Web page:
St. Paul wrote to the Galatians “As many of you who were baptized into Christ have clothed yourselves with Christ. There is no longer Jew or Greek, there is no longer slave or free, there is no longer male and female; for all of you are one in Christ” (Galatians 3: 27-28).

Professor Richard B. Hayes wrote that, in Paul’s time

In baptism, the person being baptized confessed the lordship of Jesus Christ over all creation, disrobed to signify the putting off of an entire way of life, was immersed below the water as if undergoing a burial…, was raised to a new life, and was clothed in new garments symbolizing the transformation that had occurred. (“Galatians 3:26-29 Reflections” The New Interpreter’s Bible, vol. 11 p. 274)

They disrobed… taking off their old ways of living.

They were clothed in new garments… clothed in Christ!

They were putting on Jesus!

With everything going on in the world around us right now… now is the time to remember that in our baptisms we were transformed, we were clothed in Christ, we put on Jesus! And Jesus has never left us. Jesus is with us.

After worship our church council will meet. We will discuss the La Crosse County Health Department’s recommendation that people not meet in large groups right now. Here we are, meeting in a large group. I’m recommending to council that we not meet again in worship until we are certain it is safe to do so. I’m recommending our worship be online only.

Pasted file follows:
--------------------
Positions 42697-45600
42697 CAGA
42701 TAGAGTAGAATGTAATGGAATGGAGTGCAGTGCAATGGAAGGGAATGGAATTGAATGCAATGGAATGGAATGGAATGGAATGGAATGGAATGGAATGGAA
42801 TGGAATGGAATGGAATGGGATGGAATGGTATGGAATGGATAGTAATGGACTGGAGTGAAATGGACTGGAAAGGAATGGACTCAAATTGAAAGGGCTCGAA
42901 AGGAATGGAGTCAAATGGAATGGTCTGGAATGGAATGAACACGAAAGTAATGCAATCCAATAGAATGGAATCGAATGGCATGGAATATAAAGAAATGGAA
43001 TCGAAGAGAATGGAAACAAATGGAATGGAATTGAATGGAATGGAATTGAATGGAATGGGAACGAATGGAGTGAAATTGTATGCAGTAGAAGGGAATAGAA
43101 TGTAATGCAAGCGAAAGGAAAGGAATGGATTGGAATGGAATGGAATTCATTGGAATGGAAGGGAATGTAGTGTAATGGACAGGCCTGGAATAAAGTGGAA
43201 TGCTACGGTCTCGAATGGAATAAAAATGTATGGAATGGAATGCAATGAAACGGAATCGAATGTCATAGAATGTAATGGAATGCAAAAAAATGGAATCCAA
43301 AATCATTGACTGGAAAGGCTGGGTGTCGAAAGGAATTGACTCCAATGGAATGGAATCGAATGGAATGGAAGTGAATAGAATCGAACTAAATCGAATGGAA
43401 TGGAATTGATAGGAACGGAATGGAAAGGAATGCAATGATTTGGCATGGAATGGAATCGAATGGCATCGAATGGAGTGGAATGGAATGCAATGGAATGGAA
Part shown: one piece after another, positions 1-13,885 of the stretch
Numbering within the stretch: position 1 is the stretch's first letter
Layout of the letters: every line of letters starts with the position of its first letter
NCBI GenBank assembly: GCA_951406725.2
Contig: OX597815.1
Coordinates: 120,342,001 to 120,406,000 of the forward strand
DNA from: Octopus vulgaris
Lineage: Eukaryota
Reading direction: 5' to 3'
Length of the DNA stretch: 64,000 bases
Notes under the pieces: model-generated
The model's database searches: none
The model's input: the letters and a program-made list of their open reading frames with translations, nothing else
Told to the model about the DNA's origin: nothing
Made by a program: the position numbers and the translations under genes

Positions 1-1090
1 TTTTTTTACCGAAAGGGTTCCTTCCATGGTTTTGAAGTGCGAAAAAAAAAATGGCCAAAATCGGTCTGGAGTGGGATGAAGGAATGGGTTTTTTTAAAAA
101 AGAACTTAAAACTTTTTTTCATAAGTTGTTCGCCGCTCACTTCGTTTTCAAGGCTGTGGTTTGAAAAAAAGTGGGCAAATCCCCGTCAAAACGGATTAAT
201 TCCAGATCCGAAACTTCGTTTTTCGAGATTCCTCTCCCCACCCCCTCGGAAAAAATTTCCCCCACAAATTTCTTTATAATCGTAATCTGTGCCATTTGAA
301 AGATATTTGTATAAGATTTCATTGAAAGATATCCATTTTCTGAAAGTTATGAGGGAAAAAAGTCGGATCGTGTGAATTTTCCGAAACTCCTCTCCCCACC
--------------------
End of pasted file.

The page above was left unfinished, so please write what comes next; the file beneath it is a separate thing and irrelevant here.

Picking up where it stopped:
These recommendations come to us and we receive them not out of fear, but with love for every person. All of us who are at risk (And I’m at risk in multiple ways) are asking those whose risks are less to live in solidarity with us, by practicing social distancing.

Because we have been clothed in Christ we continue to receive Christ’s call to love one another. People still need to be fed, in fact, with schools closed, feeding hungry people is going to be more urgent. We need to find safe ways to continue serving the hungry.

Because we have been clothed in Christ we continue to receive Christ’s call to love one another. People still need to be prayed for. I urge you all to pray for one another and for the people working in health care and for people without medical insurance and for people who will feel the pains of loneliness and/or depression as they self-isolate. Pray for our elders in nursing homes or living alone at home. Pray for those in prisons who are in lock-down as governments try to lock out disease.

Because we have been clothed in Christ we continue to receive Christ’s call to love one another. To love every other human being as Christ loves us. To delight in our diversity.

Because we have been clothed in Christ we are called to hope because our hope comes from God. Our hope is in God. Our trust is in God.

Because we have been clothed in Christ we look toward heaven with joy, knowing (as the Rev. Dr. Martin Luther King said) “our God is able.”

Our God is able.